Fundamentals of Weed Science, 3rd Edition by Robert L. Zimdahl

Bibliographic Information:
Title: Fundamentals of Weed Science
Editor:  Robert L. Zimdahl
Edition: 3rd
Publisher: Academic Press Now (Elsevier)
Length: 689 pages
Size: 4.58 MB
Language: English

More than 30 years ago, the Monsanto Company distributed a picture that
hangs in my study. It showed four books1 with several weed seedlings emerging
from each. It was a good picture that portrayed the beginnings of books
relevant to weed science. Two (Ahlgren et al. and King) were textbooks, and
two (Muenscher and Fernald) were plant identifi cation books. They were the
beginning of a now greatly expanded literature on weed science.
Many, but not all, textbooks written for undergraduate weed science courses
lack an ecological-management perspective on the rapidly developing science
of weeds and their control. This book does not ignore the history of weed
science and the development of chemical weed control, but it strives to include
herbicides as one management technique among many rather than the primary
method of choice to solve most weed problems.
Science, of all kinds, is not in favor these days. Scientists, including weed
scientists, eagerly accepted the credit when in 1945, after World War II, many
advances in societal development were widely regarded as contributions of
science. The public regarded these advances, which included herbicides and
other pesticides, as desirable and benign. Now science is held responsible for
many problems that have grown out of its linkage with technology. Herbicides
are no longer regarded as benign but rather as threats to humans and the
environment and are seen by many as undesirable scientifi c creations. The
public’s attitude toward science and scientists has become a mingling of awe
and fear. The practice of science is constrained because while it claims to be
an end in itself, it is publicly supported and tolerated because of its utility and
its practical value, and it is feared because of its well-known undesirable consequences.
Weed science is not atypical, and because of its close identifi cation
with chemical herbicides, it may be regarded with more apprehension than
some other areas of agricultural science. The public’s lack of understanding
or its misunderstanding of what weed scientists do will not lessen the need
for what is done, and it increases the responsibility of weed scientists and
educators to be clear about the problem of weeds and proposed solutions. The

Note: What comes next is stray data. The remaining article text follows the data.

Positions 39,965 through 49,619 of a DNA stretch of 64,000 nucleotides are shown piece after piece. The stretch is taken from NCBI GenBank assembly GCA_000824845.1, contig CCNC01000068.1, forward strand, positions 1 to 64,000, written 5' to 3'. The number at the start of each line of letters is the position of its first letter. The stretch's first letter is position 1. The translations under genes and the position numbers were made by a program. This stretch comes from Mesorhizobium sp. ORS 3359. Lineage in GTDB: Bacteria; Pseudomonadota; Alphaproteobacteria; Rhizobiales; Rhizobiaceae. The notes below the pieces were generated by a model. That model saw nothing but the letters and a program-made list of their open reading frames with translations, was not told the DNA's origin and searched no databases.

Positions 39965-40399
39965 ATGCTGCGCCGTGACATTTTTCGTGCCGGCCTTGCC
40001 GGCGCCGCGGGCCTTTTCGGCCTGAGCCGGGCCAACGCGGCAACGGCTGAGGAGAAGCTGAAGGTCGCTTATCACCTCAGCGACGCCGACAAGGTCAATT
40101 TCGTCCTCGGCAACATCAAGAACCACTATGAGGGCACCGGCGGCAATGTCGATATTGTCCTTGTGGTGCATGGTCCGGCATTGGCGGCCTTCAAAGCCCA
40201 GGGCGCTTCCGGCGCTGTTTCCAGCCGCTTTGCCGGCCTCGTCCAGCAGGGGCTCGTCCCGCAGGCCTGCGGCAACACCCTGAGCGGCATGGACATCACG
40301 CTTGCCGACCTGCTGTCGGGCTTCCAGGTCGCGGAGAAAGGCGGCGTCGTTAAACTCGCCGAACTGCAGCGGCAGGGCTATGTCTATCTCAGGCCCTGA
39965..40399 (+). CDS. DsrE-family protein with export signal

responsibility is not so much to educate the public about “what we do” as it
is to engage in a conversation (a dialogue, not a monologue) with the public.
It is an engagement in public scholarship, whereby original, peer-reviewed
intellectual work is fully integrated with the social learning of the public
( Jordan et al., 2002).2
This book includes herbicides3 and their use as an important aspect of
modern weed management, but it strives to place them in an ecological framework.
Any book that purports to discuss the present state of the practice (and
art) of weed management would be of little consequence and limited value to
students and others who wish to know about weed management, as it is now
practiced, if it omitted discussion of herbicides. Many weed scientists believe
agriculture is a continuing struggle with weeds. That is, they believe that
without good weed control, good, profi table agriculture is impossible and
herbicides are an essential component of success. Each agricultural discipline
sees itself as central to agriculture’s success and continued progress, and weed
scientists are no exception. While not denying the importance of weed management
to successful agriculture, its role in the larger ecological context is
emphasized. The role of culture, economics, and politics in weed management
are mentioned but are not strong themes.
This, the third edition, is not a complete revision of the original text, but
it has been changed in several signifi cant ways while maintaining an overall
ecological framework. Some references in the fi rst edition have been omitted,
but 494 new references have been added, 294 of which are work published
after 1999, and 89 of them are from the ecological literature. The literature
review for this edition was completed in early 2006.

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